The Freethought Society and the Ethical Humanist Society of Philadelphia (EHSP), together with the Center for Inquiry, are pleased to announce a co-hosted Robert G. Ingersoll birthday party and presentation by Tom Flynn on Sunday, August 11, 2013.
NOTE: Due to the illness of his wife, Tom Flynn will not be a presenter on Aug. 11, however, Margaret Downey will substitute for him. She will be giving Flynn’s presentation and using his slides, and she will unquestionably add her own style to the event. Margaret is uniquely qualified to substitute for Tom since she has traveled with him as a co-presenter, and is a member of the Robert G. Ingersoll Museum Advisory Board. She has given presentations on Ingersoll and his wife Eva, and has even dressed as Mrs. Ingersoll. A photo of her in costume has been added to this notice. We are sorry that Tom Flynn will not be able to attend and we wish his wife a speedy recovery.
Flynn’s presentation, “Freethought’s Forgotten History,” will take place at the Ethical Society Building located at 1906 South Rittenhouse Square, Philadelphia, Pennsylvania. The 11:00 AM speech is free and open to the public, but a $5 donation is requested to offset expenses. Birthday cake, punch and coffee will be served after the presentation.
It is too often forgotten, but Dundee, New York lies near the center of one of America’s great cradles of radical reform. During the nineteenth century and into the early twentieth century, west-central New York State was a boiling cauldron of activism and controversy in areas like the abolition of slavery, women’s rights, and freethought —the principled critique of religious orthodoxy.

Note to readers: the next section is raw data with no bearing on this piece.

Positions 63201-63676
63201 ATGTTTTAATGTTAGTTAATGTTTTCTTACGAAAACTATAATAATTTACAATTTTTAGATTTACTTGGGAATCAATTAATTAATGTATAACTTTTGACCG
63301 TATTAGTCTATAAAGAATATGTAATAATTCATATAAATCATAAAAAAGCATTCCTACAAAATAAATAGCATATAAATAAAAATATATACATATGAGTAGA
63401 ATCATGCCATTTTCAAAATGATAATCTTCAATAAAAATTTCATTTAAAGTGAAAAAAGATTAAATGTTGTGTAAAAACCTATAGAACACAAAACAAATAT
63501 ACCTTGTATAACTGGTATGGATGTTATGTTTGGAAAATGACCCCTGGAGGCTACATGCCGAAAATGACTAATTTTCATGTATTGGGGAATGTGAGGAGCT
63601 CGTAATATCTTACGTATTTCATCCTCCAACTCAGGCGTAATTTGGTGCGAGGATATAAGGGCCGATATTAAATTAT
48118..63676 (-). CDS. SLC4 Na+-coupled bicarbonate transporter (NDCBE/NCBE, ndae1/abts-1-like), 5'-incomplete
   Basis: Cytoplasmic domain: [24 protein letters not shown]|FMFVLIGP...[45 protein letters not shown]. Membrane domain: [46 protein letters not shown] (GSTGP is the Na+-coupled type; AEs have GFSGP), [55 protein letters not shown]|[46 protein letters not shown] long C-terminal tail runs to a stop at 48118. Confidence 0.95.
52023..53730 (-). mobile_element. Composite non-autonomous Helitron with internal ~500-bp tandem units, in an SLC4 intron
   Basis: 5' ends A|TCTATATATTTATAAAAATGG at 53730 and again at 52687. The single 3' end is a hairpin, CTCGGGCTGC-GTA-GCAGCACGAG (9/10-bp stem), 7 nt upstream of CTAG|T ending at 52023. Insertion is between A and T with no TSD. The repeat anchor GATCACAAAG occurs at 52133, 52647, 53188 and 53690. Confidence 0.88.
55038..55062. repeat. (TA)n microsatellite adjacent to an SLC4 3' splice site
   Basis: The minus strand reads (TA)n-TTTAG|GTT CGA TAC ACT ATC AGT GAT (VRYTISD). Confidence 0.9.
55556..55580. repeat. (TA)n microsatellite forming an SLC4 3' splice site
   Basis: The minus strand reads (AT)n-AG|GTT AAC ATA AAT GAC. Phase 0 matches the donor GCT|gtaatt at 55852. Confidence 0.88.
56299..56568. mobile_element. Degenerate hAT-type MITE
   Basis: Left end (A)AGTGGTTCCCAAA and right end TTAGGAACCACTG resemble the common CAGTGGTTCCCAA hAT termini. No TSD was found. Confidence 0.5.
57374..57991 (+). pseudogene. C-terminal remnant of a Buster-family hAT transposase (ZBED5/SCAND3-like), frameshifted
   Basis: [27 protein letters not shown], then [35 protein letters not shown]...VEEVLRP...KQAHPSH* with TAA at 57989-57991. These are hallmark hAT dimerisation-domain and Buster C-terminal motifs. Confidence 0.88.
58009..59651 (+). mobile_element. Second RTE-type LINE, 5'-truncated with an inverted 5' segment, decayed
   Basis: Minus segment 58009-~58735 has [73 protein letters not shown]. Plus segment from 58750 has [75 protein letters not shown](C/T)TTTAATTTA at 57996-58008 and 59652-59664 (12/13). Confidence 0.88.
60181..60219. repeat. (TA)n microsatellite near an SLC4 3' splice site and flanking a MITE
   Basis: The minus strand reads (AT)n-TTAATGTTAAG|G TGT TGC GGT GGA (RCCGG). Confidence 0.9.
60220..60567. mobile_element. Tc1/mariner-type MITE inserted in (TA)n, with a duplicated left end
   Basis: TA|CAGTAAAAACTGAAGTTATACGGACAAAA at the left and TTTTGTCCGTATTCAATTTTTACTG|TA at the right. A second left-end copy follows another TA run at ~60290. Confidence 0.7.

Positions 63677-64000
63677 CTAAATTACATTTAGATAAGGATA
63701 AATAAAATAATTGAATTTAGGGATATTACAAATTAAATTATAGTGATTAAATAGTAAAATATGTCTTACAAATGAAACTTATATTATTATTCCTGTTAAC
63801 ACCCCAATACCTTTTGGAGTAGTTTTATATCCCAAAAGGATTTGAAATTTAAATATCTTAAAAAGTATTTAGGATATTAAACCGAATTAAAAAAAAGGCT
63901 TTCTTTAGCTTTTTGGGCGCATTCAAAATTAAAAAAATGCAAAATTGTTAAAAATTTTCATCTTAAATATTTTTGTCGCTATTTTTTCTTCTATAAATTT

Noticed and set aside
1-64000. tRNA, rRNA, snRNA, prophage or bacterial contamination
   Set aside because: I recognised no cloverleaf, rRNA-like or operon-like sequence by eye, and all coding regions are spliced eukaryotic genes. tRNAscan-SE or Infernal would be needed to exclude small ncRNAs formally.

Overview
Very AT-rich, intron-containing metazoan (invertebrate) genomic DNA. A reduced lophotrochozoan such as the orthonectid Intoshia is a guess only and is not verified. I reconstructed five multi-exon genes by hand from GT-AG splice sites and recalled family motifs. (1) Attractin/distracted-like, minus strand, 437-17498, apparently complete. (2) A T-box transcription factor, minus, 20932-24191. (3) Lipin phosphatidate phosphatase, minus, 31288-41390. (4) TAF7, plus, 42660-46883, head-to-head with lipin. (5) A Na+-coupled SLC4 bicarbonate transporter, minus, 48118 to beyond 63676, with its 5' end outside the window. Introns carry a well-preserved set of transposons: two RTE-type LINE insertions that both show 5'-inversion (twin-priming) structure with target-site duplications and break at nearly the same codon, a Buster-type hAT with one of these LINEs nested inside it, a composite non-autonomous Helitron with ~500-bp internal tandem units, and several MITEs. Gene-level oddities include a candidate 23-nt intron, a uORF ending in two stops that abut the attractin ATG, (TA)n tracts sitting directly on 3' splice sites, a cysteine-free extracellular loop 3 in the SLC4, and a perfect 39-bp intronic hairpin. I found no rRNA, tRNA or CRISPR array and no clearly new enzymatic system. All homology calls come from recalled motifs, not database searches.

America’s best-known nineteenth-century freethinker, Ingersoll was born in nearby Dresden. He is the subject of a new book by historian Susan Jacoby (The Great Agnostic: Robert Ingersoll and American Freethought). Within a two-hour drive to one another are located some 59 historic sites relating to figures like Frederick Douglass, Susan B. Anthony, Mark Twain, Matilda Joslyn Gage, Obadiah Dogberry, and Margaret Sanger.
Don’t recognize the name of Obadiah Dogberry? You also might not know what event happened at the corner of Fourth and Franklin in Watkins Glen, New York that shaped the future of American obscenity law. Ingersoll Museum director Flynn will fill in all the details as he presents a whirlwind illustrated tour of Ingersoll’s birthplace and the Freethought Trail.
Flynn is Executive Director of the Council for Secular Humanism, editor of Free Inquiry magazine, and director of the Robert Green Ingersoll Birthplace Museum. He co-founded the Freethought Trail with Sally Roesch Wagner, director of the Matilda Joslyn Gage Museum.
Flynn is editor of the reference work The New Encyclopedia of Unbelief (2007) and author of several books including The Trouble With Christmas which is always displayed on every Tree of Knowledge displayed around the country.
A birthday party with cake will take place after the Flynn presentation in the upstairs location at the Ethical Society Building.